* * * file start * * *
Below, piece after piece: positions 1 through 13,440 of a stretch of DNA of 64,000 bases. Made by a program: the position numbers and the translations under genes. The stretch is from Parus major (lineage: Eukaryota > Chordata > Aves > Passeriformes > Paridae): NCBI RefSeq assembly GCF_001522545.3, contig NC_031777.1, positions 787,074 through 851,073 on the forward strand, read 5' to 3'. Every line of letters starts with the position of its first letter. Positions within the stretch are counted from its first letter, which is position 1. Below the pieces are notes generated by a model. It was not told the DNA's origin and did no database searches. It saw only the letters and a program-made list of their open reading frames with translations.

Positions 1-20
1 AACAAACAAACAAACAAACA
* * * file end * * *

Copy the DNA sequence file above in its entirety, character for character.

Below, piece after piece: positions 1 through 13,440 of a stretch of DNA of 64,000 bases. Made by a program: the position numbers and the translations under genes. The stretch is from Parus major (lineage: Eukaryota > Chordata > Aves > Passeriformes > Paridae): NCBI RefSeq assembly GCF_001522545.3, contig NC_031777.1, positions 787,074 through 851,073 on the forward strand, read 5' to 3'. Every line of letters starts with the position of its first letter. Positions within the stretch are counted from its first letter, which is position 1. Below the pieces are notes generated by a model. It was not told the DNA's origin and did no database searches. It saw only the letters and a program-made list of their open reading frames with translations.

Positions 1-20
1 AACAAACAAACAAACAAACA